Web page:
Conflicts, crises and struggles appear into the news media without much context. This is for two reasons. First, the compression of space – the brevity of a television news report or of the print media’s 300 word story – prevents any broad context from being offered to a readership which might not know how to assess a conflict, crisis or struggle. Second, the ideology of the governing class is one that proceeds with the premise that too much depth would give people too much understanding of how the world works. Far better to have a ‘free media’ that merely skims the surface, if it at all reports on a story. Shallow news reports saturated with corrosive ideological implications are what is on offer particularly when a crisis strikes. Events appear as a sudden crisis with no history.

From the Tricontinental, each month, we will produce a brief dossier on a current event that we believe requires some elaboration. These dossiers will provide a short anti-imperialist history of the crisis, offer interviews with key experts on the region and on the issue at stake and provide human stories of the people who are at the heart of the crisis.

To suggest crises that need elaboration or to offer information as well as stories for these events, please contact us at [email protected].

 


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This dossier offers a sparkling introduction to Fanon’s life and work, stressing the contemporary political traction of his radical humanism, and noting that his work carries an ‘irrepressible openness to the universal’ and an axiomatic commitment to ‘recognize the open door of every consciousness’. It examines, in particular, Fanon’s contribution as a theorist of praxis committed to move beyond the ontological and spatial ordering of oppression and undertake a form of insurgent and democratic praxis in which ‘a mutual current of enlightenment and enrichment’ is developed between protagonists from different social locations.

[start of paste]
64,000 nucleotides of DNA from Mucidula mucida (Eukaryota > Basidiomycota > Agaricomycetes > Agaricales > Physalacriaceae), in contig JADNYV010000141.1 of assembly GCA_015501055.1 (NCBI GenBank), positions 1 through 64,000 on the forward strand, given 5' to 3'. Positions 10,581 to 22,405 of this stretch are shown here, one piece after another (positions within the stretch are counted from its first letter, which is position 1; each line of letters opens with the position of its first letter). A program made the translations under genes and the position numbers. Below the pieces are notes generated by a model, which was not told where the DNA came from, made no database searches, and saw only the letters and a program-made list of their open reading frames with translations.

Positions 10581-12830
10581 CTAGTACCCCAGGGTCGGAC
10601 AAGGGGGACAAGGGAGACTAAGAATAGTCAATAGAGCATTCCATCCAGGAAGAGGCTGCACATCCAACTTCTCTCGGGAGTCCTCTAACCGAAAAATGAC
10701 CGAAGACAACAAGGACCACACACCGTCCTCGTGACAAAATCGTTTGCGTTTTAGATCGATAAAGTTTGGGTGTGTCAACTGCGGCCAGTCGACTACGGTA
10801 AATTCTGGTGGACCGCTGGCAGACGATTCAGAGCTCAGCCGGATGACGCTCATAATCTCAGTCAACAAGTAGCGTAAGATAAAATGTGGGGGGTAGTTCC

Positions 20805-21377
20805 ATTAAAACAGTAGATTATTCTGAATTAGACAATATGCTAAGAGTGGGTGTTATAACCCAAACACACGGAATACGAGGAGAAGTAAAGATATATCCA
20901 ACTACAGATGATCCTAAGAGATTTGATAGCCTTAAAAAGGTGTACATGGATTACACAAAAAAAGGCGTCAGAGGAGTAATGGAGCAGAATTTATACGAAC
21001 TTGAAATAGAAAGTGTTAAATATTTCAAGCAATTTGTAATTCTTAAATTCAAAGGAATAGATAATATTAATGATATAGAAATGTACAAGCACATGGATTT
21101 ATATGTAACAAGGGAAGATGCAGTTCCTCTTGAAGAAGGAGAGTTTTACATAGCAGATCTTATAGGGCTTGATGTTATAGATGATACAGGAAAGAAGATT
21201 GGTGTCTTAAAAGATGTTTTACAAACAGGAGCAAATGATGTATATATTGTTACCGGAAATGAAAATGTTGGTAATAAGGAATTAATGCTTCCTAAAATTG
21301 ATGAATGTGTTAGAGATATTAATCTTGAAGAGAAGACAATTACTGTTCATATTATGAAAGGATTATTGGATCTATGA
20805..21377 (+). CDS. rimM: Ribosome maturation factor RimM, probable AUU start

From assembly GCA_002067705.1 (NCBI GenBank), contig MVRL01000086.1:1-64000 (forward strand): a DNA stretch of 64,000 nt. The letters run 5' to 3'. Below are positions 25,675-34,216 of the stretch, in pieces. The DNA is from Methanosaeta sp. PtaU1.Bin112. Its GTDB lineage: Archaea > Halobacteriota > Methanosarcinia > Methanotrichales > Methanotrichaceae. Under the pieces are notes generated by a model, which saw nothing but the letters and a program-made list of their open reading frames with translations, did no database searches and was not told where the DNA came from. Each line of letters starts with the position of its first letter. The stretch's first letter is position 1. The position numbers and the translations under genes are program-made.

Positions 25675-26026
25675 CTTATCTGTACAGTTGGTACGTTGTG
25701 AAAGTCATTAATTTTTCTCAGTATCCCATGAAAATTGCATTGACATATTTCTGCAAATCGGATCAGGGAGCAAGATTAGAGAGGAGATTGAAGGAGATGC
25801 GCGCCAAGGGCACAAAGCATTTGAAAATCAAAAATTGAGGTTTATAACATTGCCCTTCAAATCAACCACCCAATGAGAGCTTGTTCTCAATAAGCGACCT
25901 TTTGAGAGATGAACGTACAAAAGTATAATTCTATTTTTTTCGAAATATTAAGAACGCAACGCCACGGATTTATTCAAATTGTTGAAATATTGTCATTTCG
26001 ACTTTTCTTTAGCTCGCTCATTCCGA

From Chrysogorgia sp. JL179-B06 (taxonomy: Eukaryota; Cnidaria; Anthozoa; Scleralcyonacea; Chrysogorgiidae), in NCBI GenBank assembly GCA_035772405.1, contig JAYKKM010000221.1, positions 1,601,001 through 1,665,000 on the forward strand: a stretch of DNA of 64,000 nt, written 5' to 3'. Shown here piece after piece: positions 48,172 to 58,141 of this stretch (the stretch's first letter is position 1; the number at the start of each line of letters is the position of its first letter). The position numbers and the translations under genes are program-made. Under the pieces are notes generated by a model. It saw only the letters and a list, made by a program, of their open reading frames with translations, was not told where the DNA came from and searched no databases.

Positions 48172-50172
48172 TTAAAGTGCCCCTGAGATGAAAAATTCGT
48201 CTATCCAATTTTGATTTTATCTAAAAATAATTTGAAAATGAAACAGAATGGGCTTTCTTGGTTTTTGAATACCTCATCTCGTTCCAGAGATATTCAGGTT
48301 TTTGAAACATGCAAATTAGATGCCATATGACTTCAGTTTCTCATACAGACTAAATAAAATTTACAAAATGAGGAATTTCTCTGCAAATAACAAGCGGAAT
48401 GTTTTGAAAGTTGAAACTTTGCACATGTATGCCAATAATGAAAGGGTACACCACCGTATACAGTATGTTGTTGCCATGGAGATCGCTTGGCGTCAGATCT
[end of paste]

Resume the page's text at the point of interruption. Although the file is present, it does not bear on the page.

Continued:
The Indian Communist movement has experimented with various forms of people’s polyclinics, which provide free or reduced-cost health care to anyone. The epicentre of this initiative has been in the Telugu-speaking region of India, where the Nellore People’s Polyclinic alone treats 1,000 patients per day at rates 40% lower than corporate hospitals and has trained over five hundred doctors who now provide health care across the region. Our Tricontinental: Institute for Social Research Dossier no. 25 focuses on the history of the polyclinics in this region.


The two terms that define our epoch are ‘crises’ and ‘protests’. The former are an outcome of a world system that has exhausted itself, while the latter are a cry towards the future. Our January dossier is dedicated to offering an assessment of the conjuncture – where is the world today? This year opens up with a detailed consideration of austerity, the bipolar world order, neoliberalism’s exhaustion, and a planet of protest.